The flicker time limit serves as a lower bound of the power increment time, since a printer having a power increment time that is shorter in duration than the flicker time limit will fail to pass the European flicker test. The flicker time limit also is determined by the lamp wattage and fuser's operating temperature, as well as the European flicker standard.

The flicker time limit is determined for any particular piece of electrical or electronic equipment by the following procedure:

(1) The power increment time is set to a relatively small value, the European flicker test is performed, and the flicker generated by the device under test is then measured;

(2) If the power increment time value fails to pass the flicker test in step (1), increase the power increment time value and run the flicker test again. If the power increment test passes the flicker test this time, then decrease the power increment time value and again run the flicker test for the updated power increment time value;

(3) Repeat step (2) above, to determine an estimate or the actual flicker time limit.

To determine the harmonic time limit for a particular electrical or electronic device, perform the following procedure:

(1) Set the power increment time to a relatively small value, perform the European harmonic test, and measure the harmonics generated by the device under test;

(2) If the power increment time value fails to pass the harmonic test in step (1), decrease the power increment time value and run the harmonic test again. If the power increment time value passes the harmonic test this time, increase the power increment time value and run the harmonic test for the updated power increment time value;

(3) Repeat step (2) above, to determine the harmonic time limit or an estimate of the harmonic time limit.

By inspecting the graph 70 on FIG. 5, it can be seen that a power increment time window designated by the reference numeral 80 exists between the flicker time limit 72 and the harmonic time limit 76. It must be true that the value of the harmonic time limit must be greater than the value of the flicker time limit, so that a power increment time window actually exists and that the window length is greater than zero. Otherwise, the power increment time window does not exist.

The length of the power increment time window 80 will vary for different models of electrical and electronic equipment, including different models of laser printers. If the power increment time window exists for a particular apparatus, it means that this apparatus can be manufactured without a large AC harmonic attenuation inductor and still pass the European flicker and harmonic test, so long as the power increment time is set to be within the window. On FIG. 5, the power increment time is positioned at the reference numeral 74, which means that the power ramp-up mode of operation should increase the power from 0% to 100% (or full ON) such that the 100% value is reached at the point designated by the reference numeral 82. Once the full power value is reached, then full 100% power is continued along the line 84 on the graph of FIG. 5.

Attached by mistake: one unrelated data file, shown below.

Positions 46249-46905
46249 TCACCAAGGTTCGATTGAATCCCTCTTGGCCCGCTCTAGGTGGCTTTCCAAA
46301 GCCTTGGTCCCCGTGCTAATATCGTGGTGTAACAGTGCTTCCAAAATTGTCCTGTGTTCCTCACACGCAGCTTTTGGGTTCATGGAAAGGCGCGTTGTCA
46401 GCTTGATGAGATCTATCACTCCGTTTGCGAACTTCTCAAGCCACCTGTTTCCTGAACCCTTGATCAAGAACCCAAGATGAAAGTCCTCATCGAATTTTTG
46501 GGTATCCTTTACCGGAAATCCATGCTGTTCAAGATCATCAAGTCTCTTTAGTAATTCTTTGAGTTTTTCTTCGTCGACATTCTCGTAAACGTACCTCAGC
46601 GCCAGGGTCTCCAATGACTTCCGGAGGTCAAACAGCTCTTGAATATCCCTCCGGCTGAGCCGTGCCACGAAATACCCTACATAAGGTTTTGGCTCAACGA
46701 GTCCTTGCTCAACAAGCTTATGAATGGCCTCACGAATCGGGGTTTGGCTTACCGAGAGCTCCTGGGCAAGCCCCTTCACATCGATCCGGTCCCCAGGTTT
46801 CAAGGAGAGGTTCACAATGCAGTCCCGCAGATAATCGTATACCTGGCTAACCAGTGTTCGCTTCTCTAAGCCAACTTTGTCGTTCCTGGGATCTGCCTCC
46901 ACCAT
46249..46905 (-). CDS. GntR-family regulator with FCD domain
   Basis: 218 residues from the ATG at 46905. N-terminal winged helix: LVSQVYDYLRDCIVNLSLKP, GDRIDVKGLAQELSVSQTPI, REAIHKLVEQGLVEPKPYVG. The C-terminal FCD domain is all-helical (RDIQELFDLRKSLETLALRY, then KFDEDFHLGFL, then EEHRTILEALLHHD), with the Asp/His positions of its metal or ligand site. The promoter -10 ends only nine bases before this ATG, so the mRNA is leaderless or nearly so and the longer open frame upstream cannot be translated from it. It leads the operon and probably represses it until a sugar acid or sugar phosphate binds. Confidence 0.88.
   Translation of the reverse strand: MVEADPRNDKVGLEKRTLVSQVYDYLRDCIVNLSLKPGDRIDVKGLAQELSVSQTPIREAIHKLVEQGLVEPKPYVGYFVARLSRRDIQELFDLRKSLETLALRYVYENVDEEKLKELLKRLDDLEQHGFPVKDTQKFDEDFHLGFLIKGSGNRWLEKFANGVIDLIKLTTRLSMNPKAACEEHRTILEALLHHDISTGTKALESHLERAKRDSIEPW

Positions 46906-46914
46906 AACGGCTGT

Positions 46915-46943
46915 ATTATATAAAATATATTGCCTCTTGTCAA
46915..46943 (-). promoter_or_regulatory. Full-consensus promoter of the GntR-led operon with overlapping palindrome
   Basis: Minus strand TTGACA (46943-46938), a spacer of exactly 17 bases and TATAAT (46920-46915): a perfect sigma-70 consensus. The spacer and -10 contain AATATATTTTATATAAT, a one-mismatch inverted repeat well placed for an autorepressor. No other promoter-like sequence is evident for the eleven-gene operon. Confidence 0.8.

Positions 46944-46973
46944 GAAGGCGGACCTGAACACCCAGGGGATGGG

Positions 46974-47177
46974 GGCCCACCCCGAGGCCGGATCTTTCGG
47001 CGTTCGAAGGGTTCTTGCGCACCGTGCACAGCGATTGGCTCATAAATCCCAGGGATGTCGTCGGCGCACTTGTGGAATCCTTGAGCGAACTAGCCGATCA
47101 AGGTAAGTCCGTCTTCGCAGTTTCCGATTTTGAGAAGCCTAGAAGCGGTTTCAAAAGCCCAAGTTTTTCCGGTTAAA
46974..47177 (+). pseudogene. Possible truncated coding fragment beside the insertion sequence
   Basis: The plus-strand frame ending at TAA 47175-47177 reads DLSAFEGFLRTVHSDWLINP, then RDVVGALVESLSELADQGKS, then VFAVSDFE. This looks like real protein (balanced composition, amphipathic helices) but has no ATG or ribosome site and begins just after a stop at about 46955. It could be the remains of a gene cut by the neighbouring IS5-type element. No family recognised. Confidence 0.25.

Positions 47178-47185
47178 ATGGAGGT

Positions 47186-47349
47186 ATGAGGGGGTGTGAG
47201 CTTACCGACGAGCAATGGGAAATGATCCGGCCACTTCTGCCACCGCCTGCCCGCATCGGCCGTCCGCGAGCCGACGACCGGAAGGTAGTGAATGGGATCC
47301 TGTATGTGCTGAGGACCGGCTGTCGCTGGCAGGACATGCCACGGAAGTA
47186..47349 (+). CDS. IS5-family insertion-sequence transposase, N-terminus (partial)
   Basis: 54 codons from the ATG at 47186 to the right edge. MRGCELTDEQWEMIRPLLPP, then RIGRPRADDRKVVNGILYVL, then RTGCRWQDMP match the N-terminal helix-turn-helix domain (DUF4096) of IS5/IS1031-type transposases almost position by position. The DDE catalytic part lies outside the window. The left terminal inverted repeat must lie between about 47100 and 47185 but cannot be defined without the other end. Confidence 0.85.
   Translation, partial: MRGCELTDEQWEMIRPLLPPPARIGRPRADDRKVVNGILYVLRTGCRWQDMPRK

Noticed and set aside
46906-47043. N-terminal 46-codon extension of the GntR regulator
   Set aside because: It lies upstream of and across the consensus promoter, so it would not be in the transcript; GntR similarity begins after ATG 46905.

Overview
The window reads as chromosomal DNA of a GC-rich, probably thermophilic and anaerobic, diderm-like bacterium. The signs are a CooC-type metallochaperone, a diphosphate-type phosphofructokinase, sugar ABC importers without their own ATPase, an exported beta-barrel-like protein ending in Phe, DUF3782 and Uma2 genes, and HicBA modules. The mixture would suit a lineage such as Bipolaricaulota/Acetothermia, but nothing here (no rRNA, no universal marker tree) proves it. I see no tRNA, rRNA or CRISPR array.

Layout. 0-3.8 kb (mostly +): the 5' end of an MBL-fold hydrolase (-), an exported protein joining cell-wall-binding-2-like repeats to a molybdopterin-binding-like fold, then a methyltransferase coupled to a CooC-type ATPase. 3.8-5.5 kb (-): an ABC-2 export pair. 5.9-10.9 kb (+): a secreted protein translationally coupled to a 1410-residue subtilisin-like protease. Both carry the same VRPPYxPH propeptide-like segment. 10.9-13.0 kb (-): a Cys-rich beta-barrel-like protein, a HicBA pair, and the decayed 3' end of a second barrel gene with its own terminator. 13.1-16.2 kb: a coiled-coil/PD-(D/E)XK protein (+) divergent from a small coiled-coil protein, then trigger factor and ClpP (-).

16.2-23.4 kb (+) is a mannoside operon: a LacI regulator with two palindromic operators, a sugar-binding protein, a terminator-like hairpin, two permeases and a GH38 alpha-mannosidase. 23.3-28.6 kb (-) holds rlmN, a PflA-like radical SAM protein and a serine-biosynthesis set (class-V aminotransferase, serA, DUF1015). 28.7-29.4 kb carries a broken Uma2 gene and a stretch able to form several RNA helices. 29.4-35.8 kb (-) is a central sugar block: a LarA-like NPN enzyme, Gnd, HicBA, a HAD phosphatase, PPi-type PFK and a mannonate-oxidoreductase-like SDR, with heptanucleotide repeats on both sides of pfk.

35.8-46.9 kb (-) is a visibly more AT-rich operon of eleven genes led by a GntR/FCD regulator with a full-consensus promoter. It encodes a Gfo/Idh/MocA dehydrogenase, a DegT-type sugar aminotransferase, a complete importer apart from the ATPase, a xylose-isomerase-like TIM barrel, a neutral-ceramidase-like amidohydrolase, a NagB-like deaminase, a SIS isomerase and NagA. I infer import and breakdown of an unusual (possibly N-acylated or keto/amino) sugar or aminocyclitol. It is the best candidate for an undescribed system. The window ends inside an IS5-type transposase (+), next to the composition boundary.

The equipment designer must now also determine the exact point within the power increment window that is to be chosen as the power increment time. This depends upon whether or not the fuser temperature response is required to be very fast for satisfactory fusing grade, and also the size of the flicker margin and harmonic margin that is desired. For example, if either the flicker or harmonic margin is too small, the device may fail to pass a European flicker or harmonic test because of variations in either the device under test or the test equipment itself.

If the fuser temperature response is not critical for the points within the power increment window, then it is preferred that the midpoint of the power increment window be chosen as the power increment time. This will provide enough flicker and harmonic margin if the power increment time window is large enough. On the other hand, if the fuser temperature response is critical, such as when printing heavy print media in cold and wet environments, then a point closer to the flicker time limit (within the power increment time window) can be selected as the operating point for the power increment time. This will allow the power to increase quickly enough to achieve a satisfactory temperature response, but still satisfy the European flicker requirement.